I just unearthed the 8th-grade graduation booklet from one of my grandsons. Along with the normal boring names, we have:
And that's before we get out of the B section!
Ooh, awesome! Though, I think "Makayla" is actually not that strange any longer, it's a more phonetic spelling of Michaela and various other alternatives. Mikayla is a pretty common one, I think. One thing I think is interesting, related to language change, is how often vowels are substituted for one another, with in most cases people intending for them to have the same sound. For example, I think most people would pronounce "cat" and "kit" differently, yet "Makayla" and "Mikayla" are probably meant to be pronounced identically.
I mentioned this earlier with "Kynnadi" for "Kennedy." To me that spelling change is disharmonious because it makes the pronunciation unclear--I would not immediately understand that Kynnadi is meant to be pronounced as Kennedy. But to other people, it all seems about the same, and the spelling they choose is influenced less by clarity of sound and more by, I suppose, how the name looks when written down. Which is a change that could only come about in a highly literate society, where we so often write our names and see them written.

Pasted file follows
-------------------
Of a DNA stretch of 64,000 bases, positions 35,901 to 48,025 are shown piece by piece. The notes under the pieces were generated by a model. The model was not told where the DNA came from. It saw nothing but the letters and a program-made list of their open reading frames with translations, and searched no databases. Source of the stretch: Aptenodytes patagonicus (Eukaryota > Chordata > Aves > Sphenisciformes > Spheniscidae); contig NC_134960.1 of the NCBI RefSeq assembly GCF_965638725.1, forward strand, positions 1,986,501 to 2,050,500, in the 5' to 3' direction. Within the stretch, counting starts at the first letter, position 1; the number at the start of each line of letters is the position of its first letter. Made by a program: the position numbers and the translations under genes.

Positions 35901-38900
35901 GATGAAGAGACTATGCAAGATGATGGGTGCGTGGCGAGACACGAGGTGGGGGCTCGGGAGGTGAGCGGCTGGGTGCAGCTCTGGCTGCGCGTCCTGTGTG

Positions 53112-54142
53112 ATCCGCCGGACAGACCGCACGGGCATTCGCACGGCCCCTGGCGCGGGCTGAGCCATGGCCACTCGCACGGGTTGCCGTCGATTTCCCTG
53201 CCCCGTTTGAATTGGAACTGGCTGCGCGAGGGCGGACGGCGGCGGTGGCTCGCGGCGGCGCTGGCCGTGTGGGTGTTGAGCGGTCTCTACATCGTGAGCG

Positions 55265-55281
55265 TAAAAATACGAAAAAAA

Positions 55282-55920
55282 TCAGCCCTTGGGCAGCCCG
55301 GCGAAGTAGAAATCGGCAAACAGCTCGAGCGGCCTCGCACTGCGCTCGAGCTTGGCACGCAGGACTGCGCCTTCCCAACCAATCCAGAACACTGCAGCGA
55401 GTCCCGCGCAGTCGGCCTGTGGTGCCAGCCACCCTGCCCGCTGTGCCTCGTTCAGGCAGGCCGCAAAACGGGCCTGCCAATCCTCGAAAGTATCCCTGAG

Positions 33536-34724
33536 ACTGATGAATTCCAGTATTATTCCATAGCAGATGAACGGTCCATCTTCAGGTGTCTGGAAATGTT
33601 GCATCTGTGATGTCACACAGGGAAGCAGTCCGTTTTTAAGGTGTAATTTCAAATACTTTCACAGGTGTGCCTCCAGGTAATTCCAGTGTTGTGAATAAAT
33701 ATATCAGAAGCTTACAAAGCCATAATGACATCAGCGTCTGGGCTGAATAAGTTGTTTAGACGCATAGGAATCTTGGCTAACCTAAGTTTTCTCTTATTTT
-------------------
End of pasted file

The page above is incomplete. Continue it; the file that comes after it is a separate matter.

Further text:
I would want to know if these kids are male or female. I think "Javiah" is kind of cool, in the sense that I don't think I've ever seen those syllables put together before, and it has a nice rhythm. I'm thinking juh-VY-uh. I think that would make a nice Biblically-flavored name for a boy. But then the middle name, Rockael, reminds me of Raquel, which is generally feminine.